The Timuel Black Scholarship & Fellowship (TBSF) Program is inspired by the late City Colleges professor Timuel Black’s remarkable career, his lifelong commitment to equity and justice in Chicago, and his belief in the power of community history and activism.

The program’s goal is to support City Colleges students who are emerging community leaders as they complete their studies and hone their community change leadership skills, as well as their knowledge of Chicago social movements and local history. With the commitment to social justice and racial equity, the program will uphold the values of Mr. Black and empower students to affect positive change in their communities.

Learning Outcomes

Fellows will:

  • Strengthen leadership, activism skills, and civic knowledge
  • Improve professional and community activism skills
  • Strengthen their social and professional networks in order to support their social justice work
  • Improve their communities and the City of Chicago through their leadership
  • Work to increase equity and justice within the City Colleges of Chicago and the City of Chicago
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Selected Fellows Will Participate in:

  • Monthly fellowship workshops that include discussions with community leaders and exploration of critical issues facing Chicago, as well as activities, videos, and readings that support the development of the Fellows’ leadership skills and knowledge of Chicago history and social change movements.
  • Special learning and networking trips to leading community organizations across Chicago.
  • Civil Rights study trip to Alabama to visit Civil Rights historic sites and to study Civil Rights Movement history (trip will be between Fall and Spring semesters).
  • Mentoring and coaching from community leaders, City Colleges leadership, and the TBSF program director.

Selected Fellows Will Receive:

  • Financial assistance to cover two semesters of tuition (scholarship will be applied after financial aid award is determined)
  • A $1,000 stipend to help with living expenses while in the program.
  • Assistance with textbook fees and CTA Ventra cards during the Fellowship year.
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Who can apply?

City Colleges of Chicago students who:

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Are currently enrolled with six credit hours or more, and have less than 36 credit hours completed in total

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Have an interest in civil rights, community activism, and being a changemaker in our communities

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Can commit to the monthly and ongoing activities of the Fellowship throughout the school year

The Application Process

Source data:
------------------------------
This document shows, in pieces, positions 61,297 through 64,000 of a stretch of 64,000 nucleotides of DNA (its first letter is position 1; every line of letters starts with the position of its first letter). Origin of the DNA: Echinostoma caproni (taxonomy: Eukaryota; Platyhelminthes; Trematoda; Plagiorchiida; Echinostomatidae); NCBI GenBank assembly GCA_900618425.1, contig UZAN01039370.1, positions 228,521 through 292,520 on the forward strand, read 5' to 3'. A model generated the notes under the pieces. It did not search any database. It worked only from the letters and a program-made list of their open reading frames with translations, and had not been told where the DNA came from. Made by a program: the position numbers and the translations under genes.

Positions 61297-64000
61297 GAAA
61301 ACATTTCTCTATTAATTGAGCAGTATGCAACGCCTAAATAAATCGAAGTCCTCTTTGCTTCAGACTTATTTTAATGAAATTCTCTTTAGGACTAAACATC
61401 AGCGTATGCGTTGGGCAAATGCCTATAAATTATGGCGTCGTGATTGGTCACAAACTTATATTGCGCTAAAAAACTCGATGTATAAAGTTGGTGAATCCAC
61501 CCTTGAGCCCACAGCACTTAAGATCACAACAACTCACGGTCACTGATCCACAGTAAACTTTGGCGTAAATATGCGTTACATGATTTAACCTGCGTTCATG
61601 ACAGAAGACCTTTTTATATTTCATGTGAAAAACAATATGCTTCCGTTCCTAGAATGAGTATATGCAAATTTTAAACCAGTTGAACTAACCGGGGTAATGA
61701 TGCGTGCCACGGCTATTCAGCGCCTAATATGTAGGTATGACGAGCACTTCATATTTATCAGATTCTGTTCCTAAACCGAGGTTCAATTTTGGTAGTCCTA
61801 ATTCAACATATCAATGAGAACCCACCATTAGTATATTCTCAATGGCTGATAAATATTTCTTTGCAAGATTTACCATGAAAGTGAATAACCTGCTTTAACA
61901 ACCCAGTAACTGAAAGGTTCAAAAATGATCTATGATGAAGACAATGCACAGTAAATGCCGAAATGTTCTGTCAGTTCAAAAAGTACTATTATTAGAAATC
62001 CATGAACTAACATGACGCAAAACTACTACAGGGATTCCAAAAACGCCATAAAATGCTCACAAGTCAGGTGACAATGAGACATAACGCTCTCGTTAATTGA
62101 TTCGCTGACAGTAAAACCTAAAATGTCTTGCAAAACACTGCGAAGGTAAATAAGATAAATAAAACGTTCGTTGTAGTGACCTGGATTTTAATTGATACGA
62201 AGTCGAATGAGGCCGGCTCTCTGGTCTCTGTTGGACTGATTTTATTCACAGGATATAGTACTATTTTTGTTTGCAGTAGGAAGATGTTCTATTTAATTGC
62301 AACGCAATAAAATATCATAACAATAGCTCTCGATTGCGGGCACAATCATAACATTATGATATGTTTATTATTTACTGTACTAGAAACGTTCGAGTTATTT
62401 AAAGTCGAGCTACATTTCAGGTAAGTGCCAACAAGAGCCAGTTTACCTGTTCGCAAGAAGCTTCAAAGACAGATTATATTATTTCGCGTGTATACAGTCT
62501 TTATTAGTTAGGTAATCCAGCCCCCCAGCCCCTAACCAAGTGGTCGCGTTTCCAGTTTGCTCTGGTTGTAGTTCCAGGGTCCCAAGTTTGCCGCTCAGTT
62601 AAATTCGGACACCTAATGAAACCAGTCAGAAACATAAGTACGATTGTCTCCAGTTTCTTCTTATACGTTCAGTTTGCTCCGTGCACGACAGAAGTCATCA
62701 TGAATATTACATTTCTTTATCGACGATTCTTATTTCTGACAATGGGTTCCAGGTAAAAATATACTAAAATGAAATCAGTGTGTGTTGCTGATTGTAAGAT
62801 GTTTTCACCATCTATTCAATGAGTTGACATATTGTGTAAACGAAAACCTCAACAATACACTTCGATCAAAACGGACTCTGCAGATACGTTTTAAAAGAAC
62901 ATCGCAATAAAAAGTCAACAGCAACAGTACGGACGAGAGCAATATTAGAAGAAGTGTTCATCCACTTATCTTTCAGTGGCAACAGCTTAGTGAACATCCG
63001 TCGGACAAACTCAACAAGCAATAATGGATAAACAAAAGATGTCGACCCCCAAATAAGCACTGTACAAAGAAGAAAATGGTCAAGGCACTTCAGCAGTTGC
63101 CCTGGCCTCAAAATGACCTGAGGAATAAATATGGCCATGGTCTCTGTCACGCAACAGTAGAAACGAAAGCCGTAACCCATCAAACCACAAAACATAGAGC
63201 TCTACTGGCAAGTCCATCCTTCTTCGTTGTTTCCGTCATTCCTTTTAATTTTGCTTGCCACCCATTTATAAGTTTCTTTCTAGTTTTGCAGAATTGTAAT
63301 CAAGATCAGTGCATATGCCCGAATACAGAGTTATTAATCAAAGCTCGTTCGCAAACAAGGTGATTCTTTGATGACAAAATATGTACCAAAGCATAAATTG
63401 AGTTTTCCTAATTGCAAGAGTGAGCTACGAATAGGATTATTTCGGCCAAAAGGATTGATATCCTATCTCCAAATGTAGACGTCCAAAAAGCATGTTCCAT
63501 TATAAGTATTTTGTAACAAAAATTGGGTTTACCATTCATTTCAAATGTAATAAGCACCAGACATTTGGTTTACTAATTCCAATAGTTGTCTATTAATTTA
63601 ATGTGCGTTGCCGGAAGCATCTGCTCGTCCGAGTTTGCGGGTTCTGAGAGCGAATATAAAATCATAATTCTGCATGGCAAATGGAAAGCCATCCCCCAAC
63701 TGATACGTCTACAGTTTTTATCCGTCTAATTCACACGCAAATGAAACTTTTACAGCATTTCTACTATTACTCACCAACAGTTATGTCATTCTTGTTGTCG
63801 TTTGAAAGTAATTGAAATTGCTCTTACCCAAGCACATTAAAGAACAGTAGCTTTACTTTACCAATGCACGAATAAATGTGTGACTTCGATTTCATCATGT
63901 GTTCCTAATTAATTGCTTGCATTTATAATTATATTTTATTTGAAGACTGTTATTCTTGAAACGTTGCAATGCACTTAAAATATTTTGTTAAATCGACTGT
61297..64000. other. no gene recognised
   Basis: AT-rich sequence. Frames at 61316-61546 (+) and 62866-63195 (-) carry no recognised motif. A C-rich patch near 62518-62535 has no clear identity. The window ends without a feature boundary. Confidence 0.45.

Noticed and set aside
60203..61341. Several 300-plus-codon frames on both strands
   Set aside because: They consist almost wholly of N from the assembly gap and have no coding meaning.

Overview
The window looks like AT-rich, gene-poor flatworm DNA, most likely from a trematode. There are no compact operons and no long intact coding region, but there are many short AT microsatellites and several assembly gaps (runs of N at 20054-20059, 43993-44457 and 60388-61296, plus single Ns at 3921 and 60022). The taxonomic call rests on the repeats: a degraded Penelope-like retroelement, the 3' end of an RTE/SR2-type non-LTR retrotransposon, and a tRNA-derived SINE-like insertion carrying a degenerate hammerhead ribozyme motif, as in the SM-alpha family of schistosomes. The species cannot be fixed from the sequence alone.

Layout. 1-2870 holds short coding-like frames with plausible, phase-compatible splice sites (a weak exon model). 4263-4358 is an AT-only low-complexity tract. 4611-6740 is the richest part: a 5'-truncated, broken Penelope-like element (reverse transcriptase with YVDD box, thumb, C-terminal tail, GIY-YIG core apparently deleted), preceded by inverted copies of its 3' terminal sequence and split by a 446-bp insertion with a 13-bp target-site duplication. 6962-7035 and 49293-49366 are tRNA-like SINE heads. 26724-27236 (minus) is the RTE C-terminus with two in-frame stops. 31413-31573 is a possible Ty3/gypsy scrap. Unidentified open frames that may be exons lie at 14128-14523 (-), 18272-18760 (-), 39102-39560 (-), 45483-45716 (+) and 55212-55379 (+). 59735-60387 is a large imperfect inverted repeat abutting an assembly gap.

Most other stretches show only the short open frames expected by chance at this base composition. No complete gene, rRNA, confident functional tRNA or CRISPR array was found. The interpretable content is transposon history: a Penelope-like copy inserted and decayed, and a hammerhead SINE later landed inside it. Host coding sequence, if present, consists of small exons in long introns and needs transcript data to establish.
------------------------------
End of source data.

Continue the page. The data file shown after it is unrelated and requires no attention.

icon-arrow Interested students will fill out an application.
icon-arrow Students will complete the application and submit a letter of recommendation.
icon-arrow TBSF Fellows will be selected based on their application and accompanying recommendation, and finalists will be interviewed by members of the TBSF selection committee members.
icon-arrow The criteria for selection will focus on each applicant’s leadership skills and vision for improving their community, and the positive impact the TBSF program will have on the students and their community.

Questions? Contact tdblackfellowship@ccc.edu

Nominate a Student

Do you know a City Colleges student who has an interest in civil rights, is an emerging community leader, and would be interested in being part of the inaugural Fellowship cohort? Please fill out this form and we will let that student know they have been nominated to apply!

Applications to nominate a student end April 26.

About Timuel D. Black Jr.

Originally from Alabama, Mr. Timuel Black attended Burke Elementary and DuSable High School in Chicago. Mr. Black was 23 years old when Pearl Harbor was bombed which led him to serve during World War II. He would return from the war and attend Roosevelt University, later receiving a master’s degree from the University of Chicago.

In 1960, Mr. Black worked with Dr. Martin Luther King Jr. when he came to Chicago to protest housing issues for West Side residents. Mr. Black would go on to help organize thousands of Chicagoans to join the historic March on Washington with Dr. King.

After serving as a Chicago Public Schools teacher, Mr. Black was appointed dean of Wright College in 1969; and held several other roles at City Colleges over the next twenty years, including vice president for academic affairs at Olive-Harvey College, director and chairperson of community affairs, and a professor at Loop College which changed its name to Harold Washington College, in part due to Mr. Black’s influence and advocacy, retiring in 1989.

Mr. Black was instrumental in helping elect Chicago’s first Black Mayor, Harold Washington and the first Black woman elected as a U.S. Senator, Carol Mosely Braun. Later he consulted with then, community organizer, Barack Obama about running for the U.S. Presidency.